Generally speaking, historians use footnotes rather than any sort of in text notation. Historians use the Chicago Manual of Style (CMS) as their citation format. They do not use MLA or APA style unless publishing in journals that use those styles. Sometimes historians employ a a shorthand version of the CMS written by Kate Turabian, A Manual for Writers of Research Papers, Theses, and Dissertations, Seventh Edition: Chicago Style for Students and Researchers. While some students find this to be a very useful source and certainly a cheaper one, others say they have better luck using the CMS, which in the end has the final word.
Students are expected to learn how to properly cite material in HIST 210: History Methods. They are expected to refine their use of citations in upper division courses and to essentially have perfected it by history 490: Senior Seminar. Proper citation format requires students know how to both do footnotes and bibliographies. Student should be reminded that the first line of footnotes should be indented about a quarter inch with all remaining lines flush to the margin while the reverse is true in bibliographies. Microsoft does not automatically do the indentation in footnotes that students can do it by simply highlighting all the footnotes when they are done and using the arrows on the ruler to create the indentation.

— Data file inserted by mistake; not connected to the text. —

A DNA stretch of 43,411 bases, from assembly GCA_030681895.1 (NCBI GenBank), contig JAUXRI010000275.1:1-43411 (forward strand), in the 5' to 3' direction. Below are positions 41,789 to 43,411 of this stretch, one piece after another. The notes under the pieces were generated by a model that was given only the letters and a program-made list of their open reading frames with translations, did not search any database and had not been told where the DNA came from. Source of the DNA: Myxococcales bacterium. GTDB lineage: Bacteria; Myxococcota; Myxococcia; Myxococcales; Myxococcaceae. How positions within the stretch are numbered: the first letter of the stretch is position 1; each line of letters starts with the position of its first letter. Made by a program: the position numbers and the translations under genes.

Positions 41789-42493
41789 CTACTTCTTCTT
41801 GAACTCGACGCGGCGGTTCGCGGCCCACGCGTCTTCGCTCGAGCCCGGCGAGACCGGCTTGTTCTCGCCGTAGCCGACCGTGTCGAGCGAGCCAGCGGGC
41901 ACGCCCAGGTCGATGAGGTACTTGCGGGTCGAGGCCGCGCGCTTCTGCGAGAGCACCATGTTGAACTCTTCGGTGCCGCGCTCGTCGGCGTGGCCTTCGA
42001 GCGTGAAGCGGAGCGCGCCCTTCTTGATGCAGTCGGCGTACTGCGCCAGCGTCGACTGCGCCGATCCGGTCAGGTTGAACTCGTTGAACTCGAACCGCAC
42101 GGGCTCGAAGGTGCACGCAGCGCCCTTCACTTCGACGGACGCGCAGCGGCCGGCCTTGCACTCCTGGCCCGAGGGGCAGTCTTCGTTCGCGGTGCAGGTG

Students can find copies of the CMS in the history department office and in the library. The newest edition is the 16th edition published in the summer of 2010. Students can also gain access to the CMS online at http://www.chicagomanualofstyle.org where where they can get a one-time free 30 day trial or buy a one-year subscription. Attached is a cheat sheet in word which seeks to simplify many of the rules though it supplies references to the location of the actual rule in the CMS. It should be noted that in the end the CMS is the final arbiter.
Research papers almost invariably required notes and bibliography. Other forms of writing may require these though, in the end, it is the choice of the individual professor to use some other format such as parentheticals for short essays utilizing only sources provided for the class.